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Working Ranch April/May 2016

overall parasite levels low enough to prevent economic losses while at the same time retaining some refugia. Age does matter when it comes to parasite control. Young animals are most susceptible to parasite problems, so deworming programs should focus on weaning to yearling age range calves and sick or low conditioned cows. When bringing in new additions to the herd, Armstrong says to deworm the whole group with anthelmintics based on recommendations from your veterinarian then dry lot the animals for 48 hours before turning out onto contaminated pasture rather than clean. “You won’t eliminate refugia this way,” he explains. “This will help prevent resistant parasites from coming onto the ranch.” If a cow is more than fi ve years old Armstrong says deworming is not a priority. Unless an individual animal has problems, a rancher can help fi ght the effects of parasitism if the animal is in a proper plan of nutrition. TALK TO YOUR VETERINARIAN Hildreth is supportive of building and using a relationship with a local veterinarian for effective parasite control. He says vets will begin a customized program by asking if the rancher currently has a strategy for refugia. “Every producer has different management systems that create differences in logistical challenges that drive decisions more than what is biologically ideal,” Hildreth adds. “I tell producers not to jump around. Vets can help by creating balance on what would be the best way to go.” Armstrong says many producers will tell him their cattle are not wormy but he says that would be ignorance. He says it’s natural to have a parasite load and that’s what ranchers should plan for. “If a producer says they don’t have weeds in their pasture, it would be crazy to think you’ve magically eliminated yourself from that problem,” he says. “You can’t walk out in that pasture and see the parasite. In many commercial herds we see a 10 to 15 pound per hundred difference in cattle with parasite control programs. That’s your bottom line.” Mike Hildreth, Professor in Veterinary Parasitology at South Dakota State University says, “I’ve spent a fair amount of time fi guring out ways to measure losses in commercial herds in South Dakota. I was fi nding that most producers were underestimating the value of a parasite control program.” 46 I WORKING RANCH I APRIL / MAY 2016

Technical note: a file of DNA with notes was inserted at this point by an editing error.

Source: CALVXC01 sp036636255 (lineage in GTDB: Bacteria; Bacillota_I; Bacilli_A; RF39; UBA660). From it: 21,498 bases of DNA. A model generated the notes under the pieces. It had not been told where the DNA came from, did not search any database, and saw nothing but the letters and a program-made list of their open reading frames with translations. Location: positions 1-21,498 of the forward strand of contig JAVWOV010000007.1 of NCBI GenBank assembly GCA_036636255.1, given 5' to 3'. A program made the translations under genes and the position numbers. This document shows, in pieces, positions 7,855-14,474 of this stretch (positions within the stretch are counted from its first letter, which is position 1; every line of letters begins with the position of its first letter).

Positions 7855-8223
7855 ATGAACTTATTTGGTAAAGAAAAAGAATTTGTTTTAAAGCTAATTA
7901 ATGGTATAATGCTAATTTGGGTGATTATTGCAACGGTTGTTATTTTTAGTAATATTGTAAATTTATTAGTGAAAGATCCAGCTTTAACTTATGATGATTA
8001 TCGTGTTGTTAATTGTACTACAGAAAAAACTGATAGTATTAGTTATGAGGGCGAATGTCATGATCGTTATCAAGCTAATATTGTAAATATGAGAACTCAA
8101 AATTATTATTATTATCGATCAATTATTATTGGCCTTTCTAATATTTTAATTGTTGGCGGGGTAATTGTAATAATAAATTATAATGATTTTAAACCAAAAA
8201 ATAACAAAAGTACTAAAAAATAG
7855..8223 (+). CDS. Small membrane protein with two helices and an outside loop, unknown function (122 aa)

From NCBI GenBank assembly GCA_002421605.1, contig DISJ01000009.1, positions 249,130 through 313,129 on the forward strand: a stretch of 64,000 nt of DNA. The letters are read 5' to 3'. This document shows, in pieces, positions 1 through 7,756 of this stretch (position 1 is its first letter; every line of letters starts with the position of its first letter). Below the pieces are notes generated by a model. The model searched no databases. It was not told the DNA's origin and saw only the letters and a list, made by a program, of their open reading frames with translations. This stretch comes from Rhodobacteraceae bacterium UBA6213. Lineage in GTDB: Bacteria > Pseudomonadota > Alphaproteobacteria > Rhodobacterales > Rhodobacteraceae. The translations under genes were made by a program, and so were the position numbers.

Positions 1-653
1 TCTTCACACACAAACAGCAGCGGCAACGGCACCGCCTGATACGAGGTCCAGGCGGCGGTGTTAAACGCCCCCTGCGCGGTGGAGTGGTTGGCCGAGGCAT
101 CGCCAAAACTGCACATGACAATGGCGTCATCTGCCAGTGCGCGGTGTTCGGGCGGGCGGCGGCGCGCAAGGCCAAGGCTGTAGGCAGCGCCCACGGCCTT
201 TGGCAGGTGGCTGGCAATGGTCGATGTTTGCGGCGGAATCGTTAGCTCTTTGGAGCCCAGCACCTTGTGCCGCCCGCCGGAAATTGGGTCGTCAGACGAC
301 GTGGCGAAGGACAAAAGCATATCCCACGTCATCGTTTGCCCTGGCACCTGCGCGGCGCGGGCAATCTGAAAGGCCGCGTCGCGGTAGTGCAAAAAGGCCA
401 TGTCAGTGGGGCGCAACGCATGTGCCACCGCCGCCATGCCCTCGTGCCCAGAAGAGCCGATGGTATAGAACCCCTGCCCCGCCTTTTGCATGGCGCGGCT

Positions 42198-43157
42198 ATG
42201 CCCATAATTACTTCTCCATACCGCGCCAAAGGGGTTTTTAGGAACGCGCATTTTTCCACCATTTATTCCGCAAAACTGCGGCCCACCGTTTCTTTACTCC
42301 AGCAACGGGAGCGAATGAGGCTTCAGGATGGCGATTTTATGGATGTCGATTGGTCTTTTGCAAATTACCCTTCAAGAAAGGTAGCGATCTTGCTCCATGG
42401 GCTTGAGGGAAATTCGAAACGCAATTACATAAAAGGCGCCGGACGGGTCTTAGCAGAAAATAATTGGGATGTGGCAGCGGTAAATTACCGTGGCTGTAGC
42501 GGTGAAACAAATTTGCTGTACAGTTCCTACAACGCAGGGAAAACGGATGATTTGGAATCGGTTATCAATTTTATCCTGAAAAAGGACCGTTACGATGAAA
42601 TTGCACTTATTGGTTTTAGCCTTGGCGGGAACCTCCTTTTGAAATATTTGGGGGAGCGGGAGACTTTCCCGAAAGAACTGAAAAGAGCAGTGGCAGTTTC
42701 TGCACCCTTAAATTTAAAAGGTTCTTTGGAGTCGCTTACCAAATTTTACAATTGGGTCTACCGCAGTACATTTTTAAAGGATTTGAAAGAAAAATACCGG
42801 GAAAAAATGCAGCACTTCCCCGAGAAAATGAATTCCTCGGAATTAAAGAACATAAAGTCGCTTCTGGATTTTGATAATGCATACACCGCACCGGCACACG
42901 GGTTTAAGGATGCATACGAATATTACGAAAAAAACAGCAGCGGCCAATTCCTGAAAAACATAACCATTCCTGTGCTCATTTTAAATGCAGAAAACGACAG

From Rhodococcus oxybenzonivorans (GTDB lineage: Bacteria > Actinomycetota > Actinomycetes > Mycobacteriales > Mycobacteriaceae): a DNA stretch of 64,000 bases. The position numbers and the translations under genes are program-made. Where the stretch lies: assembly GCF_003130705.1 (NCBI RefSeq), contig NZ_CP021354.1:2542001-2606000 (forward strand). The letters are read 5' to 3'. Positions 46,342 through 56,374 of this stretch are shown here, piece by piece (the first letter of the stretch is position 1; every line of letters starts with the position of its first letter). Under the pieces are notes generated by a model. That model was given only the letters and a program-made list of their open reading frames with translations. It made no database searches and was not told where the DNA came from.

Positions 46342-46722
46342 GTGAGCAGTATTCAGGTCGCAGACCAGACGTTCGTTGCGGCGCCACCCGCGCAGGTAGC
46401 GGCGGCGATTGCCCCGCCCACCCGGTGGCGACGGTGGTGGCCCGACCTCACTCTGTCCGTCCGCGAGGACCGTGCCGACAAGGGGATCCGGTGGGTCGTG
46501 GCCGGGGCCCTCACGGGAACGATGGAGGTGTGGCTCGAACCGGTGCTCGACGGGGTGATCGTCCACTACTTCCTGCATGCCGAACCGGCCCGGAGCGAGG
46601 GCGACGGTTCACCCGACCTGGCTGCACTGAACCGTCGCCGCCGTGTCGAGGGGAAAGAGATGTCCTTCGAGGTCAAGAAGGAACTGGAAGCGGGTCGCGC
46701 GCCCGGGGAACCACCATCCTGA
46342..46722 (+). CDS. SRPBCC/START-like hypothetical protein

Working Ranch April/May 2016
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